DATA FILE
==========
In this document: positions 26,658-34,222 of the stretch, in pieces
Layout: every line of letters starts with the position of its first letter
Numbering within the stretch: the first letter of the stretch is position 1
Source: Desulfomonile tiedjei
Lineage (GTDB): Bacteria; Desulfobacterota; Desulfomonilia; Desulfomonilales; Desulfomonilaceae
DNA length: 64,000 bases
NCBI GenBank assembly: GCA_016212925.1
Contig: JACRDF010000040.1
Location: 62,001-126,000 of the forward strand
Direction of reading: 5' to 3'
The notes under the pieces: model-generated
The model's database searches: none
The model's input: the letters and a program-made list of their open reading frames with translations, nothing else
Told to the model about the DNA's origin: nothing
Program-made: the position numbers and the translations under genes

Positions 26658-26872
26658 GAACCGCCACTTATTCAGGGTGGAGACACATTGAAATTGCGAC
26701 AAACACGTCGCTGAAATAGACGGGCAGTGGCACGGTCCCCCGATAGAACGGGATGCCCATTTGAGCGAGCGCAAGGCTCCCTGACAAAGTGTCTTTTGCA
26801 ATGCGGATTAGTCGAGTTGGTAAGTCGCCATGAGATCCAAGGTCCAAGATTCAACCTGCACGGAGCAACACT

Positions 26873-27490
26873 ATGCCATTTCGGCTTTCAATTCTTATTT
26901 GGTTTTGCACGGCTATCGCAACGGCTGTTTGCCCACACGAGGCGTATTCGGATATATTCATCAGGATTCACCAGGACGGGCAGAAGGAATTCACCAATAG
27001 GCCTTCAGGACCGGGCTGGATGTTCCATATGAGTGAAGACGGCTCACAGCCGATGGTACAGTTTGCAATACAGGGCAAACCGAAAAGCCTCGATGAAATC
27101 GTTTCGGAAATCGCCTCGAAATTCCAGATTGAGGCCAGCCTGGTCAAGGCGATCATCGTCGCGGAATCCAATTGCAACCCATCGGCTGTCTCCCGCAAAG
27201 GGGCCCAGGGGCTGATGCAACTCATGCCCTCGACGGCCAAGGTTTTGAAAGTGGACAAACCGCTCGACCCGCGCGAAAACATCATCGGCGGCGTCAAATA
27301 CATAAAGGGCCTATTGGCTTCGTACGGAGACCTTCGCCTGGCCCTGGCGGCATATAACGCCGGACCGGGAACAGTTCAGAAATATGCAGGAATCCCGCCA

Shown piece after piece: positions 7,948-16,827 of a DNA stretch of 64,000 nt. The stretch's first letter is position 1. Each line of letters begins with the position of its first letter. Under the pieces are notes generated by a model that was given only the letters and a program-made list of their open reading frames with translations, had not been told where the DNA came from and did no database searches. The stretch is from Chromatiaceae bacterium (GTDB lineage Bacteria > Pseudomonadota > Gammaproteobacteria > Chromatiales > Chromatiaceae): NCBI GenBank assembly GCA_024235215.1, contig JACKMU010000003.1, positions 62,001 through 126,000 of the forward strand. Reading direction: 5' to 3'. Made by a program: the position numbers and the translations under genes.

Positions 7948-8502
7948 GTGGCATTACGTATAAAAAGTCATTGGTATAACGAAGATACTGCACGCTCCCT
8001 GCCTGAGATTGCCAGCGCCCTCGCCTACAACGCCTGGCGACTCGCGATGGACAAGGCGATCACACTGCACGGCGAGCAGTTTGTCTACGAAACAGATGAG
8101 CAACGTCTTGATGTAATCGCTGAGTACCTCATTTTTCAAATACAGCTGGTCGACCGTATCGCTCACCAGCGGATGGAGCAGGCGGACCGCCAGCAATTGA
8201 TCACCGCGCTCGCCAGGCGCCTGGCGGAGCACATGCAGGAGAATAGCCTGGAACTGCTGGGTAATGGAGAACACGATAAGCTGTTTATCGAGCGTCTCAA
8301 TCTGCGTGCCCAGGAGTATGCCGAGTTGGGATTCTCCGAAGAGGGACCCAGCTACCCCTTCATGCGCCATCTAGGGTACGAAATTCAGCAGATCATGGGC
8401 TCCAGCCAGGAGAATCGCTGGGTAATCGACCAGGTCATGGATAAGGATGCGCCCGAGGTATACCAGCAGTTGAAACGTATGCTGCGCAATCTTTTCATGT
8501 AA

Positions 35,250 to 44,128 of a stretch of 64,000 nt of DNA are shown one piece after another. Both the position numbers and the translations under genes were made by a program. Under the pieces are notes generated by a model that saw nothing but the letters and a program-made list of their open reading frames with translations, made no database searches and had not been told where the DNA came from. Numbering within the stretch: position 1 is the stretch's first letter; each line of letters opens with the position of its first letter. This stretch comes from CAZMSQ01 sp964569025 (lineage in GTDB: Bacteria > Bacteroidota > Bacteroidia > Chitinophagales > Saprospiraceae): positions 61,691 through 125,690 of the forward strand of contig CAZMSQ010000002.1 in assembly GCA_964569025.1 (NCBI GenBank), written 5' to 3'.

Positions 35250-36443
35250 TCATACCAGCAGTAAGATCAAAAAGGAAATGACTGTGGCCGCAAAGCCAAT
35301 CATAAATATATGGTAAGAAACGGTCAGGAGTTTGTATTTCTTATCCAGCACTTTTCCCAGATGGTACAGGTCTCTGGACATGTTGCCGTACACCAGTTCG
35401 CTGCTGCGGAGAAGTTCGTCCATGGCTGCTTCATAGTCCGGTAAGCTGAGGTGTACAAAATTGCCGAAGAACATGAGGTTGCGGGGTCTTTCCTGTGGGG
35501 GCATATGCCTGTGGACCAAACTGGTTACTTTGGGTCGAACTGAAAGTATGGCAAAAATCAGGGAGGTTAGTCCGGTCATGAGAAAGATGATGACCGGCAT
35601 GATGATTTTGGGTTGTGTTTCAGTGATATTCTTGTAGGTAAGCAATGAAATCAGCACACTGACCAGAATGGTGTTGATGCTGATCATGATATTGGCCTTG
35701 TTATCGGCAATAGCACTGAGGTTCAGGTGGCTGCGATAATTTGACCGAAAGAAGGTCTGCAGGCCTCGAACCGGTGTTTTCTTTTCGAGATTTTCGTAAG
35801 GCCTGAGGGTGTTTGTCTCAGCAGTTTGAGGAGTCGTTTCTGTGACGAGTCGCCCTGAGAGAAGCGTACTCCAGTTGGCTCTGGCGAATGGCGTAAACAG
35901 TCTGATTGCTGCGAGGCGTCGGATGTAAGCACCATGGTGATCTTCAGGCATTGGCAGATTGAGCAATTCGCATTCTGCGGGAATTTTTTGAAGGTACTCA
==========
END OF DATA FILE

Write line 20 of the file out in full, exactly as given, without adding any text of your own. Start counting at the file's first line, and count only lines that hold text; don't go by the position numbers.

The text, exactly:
Positions 26873-27490